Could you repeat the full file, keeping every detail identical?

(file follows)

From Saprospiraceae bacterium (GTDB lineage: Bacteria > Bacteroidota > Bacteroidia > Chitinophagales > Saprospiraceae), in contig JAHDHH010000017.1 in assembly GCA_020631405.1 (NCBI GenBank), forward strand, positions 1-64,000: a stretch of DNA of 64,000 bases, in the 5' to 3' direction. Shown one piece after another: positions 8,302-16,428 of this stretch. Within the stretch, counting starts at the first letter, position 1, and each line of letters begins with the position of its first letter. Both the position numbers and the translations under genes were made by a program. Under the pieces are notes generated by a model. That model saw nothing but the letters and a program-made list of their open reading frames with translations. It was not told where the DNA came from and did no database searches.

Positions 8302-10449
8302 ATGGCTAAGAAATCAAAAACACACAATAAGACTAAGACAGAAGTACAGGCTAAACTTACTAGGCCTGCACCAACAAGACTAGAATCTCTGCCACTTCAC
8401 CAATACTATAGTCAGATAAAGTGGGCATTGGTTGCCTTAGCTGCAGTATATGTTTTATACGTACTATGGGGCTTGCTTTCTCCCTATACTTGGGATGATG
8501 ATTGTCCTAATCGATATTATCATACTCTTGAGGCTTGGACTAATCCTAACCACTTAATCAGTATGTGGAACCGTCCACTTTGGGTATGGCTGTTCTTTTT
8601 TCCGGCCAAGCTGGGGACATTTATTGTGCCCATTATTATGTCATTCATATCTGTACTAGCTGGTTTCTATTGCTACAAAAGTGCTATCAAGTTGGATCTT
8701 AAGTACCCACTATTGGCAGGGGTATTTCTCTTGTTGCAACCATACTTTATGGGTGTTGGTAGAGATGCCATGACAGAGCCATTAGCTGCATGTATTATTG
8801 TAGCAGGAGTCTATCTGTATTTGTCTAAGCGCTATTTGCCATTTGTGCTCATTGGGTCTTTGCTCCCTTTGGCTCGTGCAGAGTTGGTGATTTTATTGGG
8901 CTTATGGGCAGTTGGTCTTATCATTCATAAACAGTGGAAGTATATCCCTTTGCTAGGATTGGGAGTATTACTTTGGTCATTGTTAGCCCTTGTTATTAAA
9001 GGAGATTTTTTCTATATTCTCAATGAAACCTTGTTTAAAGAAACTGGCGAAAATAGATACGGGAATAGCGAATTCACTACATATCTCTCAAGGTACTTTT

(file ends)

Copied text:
From Saprospiraceae bacterium (GTDB lineage: Bacteria > Bacteroidota > Bacteroidia > Chitinophagales > Saprospiraceae), in contig JAHDHH010000017.1 in assembly GCA_020631405.1 (NCBI GenBank), forward strand, positions 1-64,000: a stretch of DNA of 64,000 bases, in the 5' to 3' direction. Shown one piece after another: positions 8,302-16,428 of this stretch. Within the stretch, counting starts at the first letter, position 1, and each line of letters begins with the position of its first letter. Both the position numbers and the translations under genes were made by a program. Under the pieces are notes generated by a model. That model saw nothing but the letters and a program-made list of their open reading frames with translations. It was not told where the DNA came from and did no database searches.

Positions 8302-10449
8302 ATGGCTAAGAAATCAAAAACACACAATAAGACTAAGACAGAAGTACAGGCTAAACTTACTAGGCCTGCACCAACAAGACTAGAATCTCTGCCACTTCAC
8401 CAATACTATAGTCAGATAAAGTGGGCATTGGTTGCCTTAGCTGCAGTATATGTTTTATACGTACTATGGGGCTTGCTTTCTCCCTATACTTGGGATGATG
8501 ATTGTCCTAATCGATATTATCATACTCTTGAGGCTTGGACTAATCCTAACCACTTAATCAGTATGTGGAACCGTCCACTTTGGGTATGGCTGTTCTTTTT
8601 TCCGGCCAAGCTGGGGACATTTATTGTGCCCATTATTATGTCATTCATATCTGTACTAGCTGGTTTCTATTGCTACAAAAGTGCTATCAAGTTGGATCTT
8701 AAGTACCCACTATTGGCAGGGGTATTTCTCTTGTTGCAACCATACTTTATGGGTGTTGGTAGAGATGCCATGACAGAGCCATTAGCTGCATGTATTATTG
8801 TAGCAGGAGTCTATCTGTATTTGTCTAAGCGCTATTTGCCATTTGTGCTCATTGGGTCTTTGCTCCCTTTGGCTCGTGCAGAGTTGGTGATTTTATTGGG
8901 CTTATGGGCAGTTGGTCTTATCATTCATAAACAGTGGAAGTATATCCCTTTGCTAGGATTGGGAGTATTACTTTGGTCATTGTTAGCCCTTGTTATTAAA
9001 GGAGATTTTTTCTATATTCTCAATGAAACCTTGTTTAAAGAAACTGGCGAAAATAGATACGGGAATAGCGAATTCACTACATATCTCTCAAGGTACTTTT